Trip West: Crowheart Butte in the Wind River Valley

“Fields of Gold” oil on linen board (11×14)

I saw this scene behind a rest area. Could not believe how beautiful the whole field looked bathed in gold. Little did I know what significance this place held. This is really a fascinating coincidence!! I have been reading about American frontier trappers like John Colter and Native American people especially Chief Washakie and then I see this ” Crowheart Butte” article. That’s the butte in my painting! This distinctive formation caught my eye immediately. It actually reminded me a little of the famous Pedernal in Abiquii. A great battle was fought by warring tribes, the Shoshones and Bannocks against the Crows. Finally, after days of fierce fighting Chief Washakie, seeking to find a better solution than the loss of more lives, challenges the Crow Chief Big Robber to a duel to the death. The winner and their tribe would stay and the loser, who most certainly would die, their tribe would have to leave. Also the winner will eat the heart of the loser. Of course the last part is probably high drama but it is said that “And the story goes that the victorious Shoshone Chief and warrior removed the heart of his foe and displayed it on his lance. Hence, the name Crowheart Butte.”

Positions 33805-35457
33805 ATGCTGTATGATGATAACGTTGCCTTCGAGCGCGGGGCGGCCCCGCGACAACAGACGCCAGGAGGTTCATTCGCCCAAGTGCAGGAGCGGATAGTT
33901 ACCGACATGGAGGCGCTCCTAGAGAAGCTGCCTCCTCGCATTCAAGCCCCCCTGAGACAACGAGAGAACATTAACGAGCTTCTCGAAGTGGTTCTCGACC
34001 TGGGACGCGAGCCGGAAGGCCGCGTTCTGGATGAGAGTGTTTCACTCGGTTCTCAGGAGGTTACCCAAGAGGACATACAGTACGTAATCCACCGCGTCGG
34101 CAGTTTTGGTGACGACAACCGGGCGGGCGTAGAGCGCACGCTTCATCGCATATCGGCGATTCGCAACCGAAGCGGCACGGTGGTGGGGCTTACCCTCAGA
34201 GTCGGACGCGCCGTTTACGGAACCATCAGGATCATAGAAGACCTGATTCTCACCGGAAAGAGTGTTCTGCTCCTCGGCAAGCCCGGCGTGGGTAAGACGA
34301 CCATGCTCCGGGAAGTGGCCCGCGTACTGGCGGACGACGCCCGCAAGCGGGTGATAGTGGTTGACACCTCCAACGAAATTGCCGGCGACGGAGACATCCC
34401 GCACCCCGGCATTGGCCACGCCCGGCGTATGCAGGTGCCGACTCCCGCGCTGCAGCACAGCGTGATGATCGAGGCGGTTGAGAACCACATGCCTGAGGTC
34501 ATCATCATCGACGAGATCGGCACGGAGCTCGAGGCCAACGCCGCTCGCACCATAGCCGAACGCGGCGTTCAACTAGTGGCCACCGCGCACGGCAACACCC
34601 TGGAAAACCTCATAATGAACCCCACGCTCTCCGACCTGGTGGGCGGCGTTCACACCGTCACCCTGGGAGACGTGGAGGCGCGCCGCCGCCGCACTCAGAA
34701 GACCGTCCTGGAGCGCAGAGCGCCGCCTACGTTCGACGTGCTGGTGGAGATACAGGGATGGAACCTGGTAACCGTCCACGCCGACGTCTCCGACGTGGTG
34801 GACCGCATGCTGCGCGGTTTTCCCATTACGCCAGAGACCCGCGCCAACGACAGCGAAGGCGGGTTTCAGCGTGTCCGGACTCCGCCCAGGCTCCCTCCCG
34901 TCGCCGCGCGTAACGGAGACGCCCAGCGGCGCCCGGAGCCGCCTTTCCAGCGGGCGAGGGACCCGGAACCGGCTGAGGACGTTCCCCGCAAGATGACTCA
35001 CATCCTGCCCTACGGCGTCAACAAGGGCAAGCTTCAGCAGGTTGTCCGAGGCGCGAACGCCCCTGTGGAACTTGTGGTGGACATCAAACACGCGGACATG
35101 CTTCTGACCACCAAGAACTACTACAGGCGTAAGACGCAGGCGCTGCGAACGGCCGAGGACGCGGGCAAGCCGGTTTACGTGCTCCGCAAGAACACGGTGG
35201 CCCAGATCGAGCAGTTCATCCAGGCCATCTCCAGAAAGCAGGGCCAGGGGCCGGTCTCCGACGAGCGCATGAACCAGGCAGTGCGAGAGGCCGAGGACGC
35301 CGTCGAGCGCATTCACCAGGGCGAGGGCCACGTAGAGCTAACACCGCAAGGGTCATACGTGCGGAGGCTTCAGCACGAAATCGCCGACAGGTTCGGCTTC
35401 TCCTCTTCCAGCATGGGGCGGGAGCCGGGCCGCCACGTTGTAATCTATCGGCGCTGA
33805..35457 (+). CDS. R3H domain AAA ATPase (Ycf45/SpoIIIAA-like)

Read the story…

“Crowheart Butte was where a four-day battle had raged at its base in 1866. It was here where the Shoshones and Bannocks fought the Crows over hunting rights on the lands. As it was, the Crows had been given the valley in the Fort Laramie Treaty of 1851. The Shoshones and Bannocks were given the valley in the Fort Bridger Treaty of 1863. Now, three years later, the Nations went to war”

So much history in this area. The history of the Pioneers who dared to travel in an unknown territory is a daunting one. Many lost their lives along the way and once settled, the struggle only began. It is a fascinating time and I must say I admire the strength and endurance of these hearty individuals who wanted to have a slice of the pie that was the American West. On the other side of the coin is the sad realization that the Native People would soon be driven off their native lands due to the continued expansion. I wonder what would have happened if they were not driven away and the two cultures could merge? We will never know. There is a wonderful book written by the late, David McCullough, “The Pioneers”: The Heroic Story of the Settlers that visits this story of the early settlers in America.

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